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Andrew Marr: Dominic Raab's future hangs on question of what is acceptable in the workplace today
20 April 2023, 18:56 | Updated: 20 April 2023, 19:24
Andrew Marr looks at how the Dominic Raab report highlights evolving workplace culture
Andrew Marr contemplates Dominic Raab's future as deputy PM in tonight's show, as he suggests the answer boils down to the larger question of "what is" and "what isn't" acceptable in the workplace today.
In this evening's opening monologue on Tonight with Andrew Marr, Andrew said: "Quite a lot happening today: after a week when warnings about the domination of China have been echoing through the media, we'll be hearing a really sobering message from the Foreign Minister of Taiwan, which both provides the silicon chips on which we base our lives and is also the likely flashpoint for the next War.
"Meanwhile it's been a long hot afternoon at Westminster. The political future of the Deputy Prime Minister is hanging by a thread.
"We still don't know whether Dominic Raab will be forced to resign over a detailed independent report on allegations that he bullied civil servants; or whether Rishi Sunak will decide to hang on to him.
"The report is with the Prime Minister right now. 'So what?', you might very well think, doesn't affect me. I'd like to try to persuade you this evening that this is a little bit more than the classic Westminster bubble story.
"He's a big cheese, Dominic Raab. Secretary of State for exiting the EU, Foreign Secretary, First Secretary, Lord Chancellor, Deputy Prime Minister – both to Boris Johnson and to Sunak.
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"I think it's fair to call him a driven alpha male; his extra-curricular activities include being a black belt in karate rather than, for instance, exhibiting a close interest in flower arranging or chamber music.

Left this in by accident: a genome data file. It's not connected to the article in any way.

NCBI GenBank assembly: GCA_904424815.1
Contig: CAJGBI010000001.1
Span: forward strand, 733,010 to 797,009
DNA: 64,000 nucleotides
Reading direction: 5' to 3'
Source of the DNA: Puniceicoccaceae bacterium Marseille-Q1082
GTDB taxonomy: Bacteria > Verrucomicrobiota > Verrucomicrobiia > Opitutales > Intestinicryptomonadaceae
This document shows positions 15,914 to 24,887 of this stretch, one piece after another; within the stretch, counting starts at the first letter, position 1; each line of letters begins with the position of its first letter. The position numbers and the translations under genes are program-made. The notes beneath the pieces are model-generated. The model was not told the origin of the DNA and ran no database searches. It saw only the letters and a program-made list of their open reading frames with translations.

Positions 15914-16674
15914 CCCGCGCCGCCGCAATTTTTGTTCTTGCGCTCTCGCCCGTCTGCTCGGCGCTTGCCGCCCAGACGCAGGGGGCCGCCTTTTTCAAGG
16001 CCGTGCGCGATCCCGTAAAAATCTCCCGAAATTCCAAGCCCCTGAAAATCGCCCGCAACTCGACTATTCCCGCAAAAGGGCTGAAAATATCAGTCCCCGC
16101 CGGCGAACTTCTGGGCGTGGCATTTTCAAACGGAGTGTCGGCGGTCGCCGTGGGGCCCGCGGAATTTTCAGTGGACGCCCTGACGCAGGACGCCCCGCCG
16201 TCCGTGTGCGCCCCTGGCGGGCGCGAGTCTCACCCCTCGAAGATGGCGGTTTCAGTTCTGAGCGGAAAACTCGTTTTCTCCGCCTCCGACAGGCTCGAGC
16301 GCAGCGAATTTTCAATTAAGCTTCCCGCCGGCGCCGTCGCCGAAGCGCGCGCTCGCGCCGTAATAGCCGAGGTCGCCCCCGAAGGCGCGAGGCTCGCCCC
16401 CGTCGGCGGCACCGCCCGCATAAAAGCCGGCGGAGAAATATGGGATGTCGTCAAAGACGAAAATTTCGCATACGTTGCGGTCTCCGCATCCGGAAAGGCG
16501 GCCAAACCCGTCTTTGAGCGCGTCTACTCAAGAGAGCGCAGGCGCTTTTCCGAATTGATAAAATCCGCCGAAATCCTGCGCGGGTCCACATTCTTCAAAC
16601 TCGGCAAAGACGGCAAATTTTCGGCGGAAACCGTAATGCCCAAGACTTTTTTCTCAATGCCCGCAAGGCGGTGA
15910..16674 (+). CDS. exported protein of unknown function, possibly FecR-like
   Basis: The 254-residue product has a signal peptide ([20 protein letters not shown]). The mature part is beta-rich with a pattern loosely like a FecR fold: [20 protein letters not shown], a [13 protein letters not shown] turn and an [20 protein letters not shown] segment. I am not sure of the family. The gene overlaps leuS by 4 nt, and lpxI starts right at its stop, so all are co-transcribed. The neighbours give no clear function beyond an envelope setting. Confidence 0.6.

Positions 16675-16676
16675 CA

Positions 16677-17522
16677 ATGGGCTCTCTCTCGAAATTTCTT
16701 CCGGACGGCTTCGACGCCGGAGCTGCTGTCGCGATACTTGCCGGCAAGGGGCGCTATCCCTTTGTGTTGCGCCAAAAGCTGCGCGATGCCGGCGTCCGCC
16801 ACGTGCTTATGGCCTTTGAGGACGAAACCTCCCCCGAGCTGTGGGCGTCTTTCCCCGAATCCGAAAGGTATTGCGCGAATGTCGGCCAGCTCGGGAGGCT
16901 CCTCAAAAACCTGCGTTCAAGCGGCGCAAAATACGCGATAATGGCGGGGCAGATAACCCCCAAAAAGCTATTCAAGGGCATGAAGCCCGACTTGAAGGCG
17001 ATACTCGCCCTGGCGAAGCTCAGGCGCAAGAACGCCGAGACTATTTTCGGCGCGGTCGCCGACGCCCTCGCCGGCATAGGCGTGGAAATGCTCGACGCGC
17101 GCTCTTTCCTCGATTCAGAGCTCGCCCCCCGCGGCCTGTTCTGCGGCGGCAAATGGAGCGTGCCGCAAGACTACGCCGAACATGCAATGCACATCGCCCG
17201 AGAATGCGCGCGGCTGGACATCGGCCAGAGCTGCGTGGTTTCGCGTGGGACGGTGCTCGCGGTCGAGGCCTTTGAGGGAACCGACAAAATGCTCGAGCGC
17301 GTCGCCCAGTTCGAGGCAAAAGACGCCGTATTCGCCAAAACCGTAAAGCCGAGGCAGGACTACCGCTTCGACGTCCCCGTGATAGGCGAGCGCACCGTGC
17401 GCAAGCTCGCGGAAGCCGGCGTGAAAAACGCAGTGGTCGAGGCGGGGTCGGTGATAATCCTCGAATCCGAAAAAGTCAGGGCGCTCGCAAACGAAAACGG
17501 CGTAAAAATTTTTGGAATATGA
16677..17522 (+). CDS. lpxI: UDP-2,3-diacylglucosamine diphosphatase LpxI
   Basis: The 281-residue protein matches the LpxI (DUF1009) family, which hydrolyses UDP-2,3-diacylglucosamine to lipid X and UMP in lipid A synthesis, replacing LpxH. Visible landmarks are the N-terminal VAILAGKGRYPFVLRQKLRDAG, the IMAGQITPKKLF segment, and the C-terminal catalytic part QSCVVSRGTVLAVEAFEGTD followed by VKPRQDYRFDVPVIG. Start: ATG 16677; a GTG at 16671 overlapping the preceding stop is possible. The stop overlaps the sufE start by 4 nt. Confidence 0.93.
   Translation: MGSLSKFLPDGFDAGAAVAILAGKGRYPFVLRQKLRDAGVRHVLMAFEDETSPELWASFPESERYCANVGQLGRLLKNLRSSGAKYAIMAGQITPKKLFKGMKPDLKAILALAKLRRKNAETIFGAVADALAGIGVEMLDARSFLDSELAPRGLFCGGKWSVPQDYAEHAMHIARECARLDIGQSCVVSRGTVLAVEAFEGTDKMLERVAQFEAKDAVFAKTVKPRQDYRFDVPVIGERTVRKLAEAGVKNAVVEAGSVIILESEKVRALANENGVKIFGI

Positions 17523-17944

"He's a right winger who has in the past accused feminists of being among the most obnoxious of bigots. He's been accused of leaving civil servants in tears, putting them in a position where they have to take time off work and frightening the living daylights out of them. He denies all that.
"One of the more bizarre accusations is that he once threw tomatoes from a salad across a room in a fit of anger. He denies the tomato too. But this is less about the detail, or even Whitehall, than a much wider shift in the culture at work: what's acceptable these days and what isn't?
"Thinking back to when I started as a journalist, an awful lot of what happened in newsrooms, the hurling of metal bins and typewriters - never mind tomatoes - around the place; the public humiliation of young people who’d made a mistake; really vicious nicknames and a lot - a lot - of shouting. Well, it just wouldn't be allowed these days.
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"In 2023 by comparison, we tiptoe around one another at work, smirking and nodding politely. That's probably a good thing. But are we completely comfortable in a world where people doing very stressful jobs, like senior politicians, sometimes lose their rag and are exiled as bullies?
"On that basis, I can think of a few eminent, respected former politicians who would be out on their necks – and even more editors across the media.
"So I think this has been a genuinely tricky afternoon for Rishi Sunak. That’s what I imagine he will now be chewing over in the course of the evening and overnight."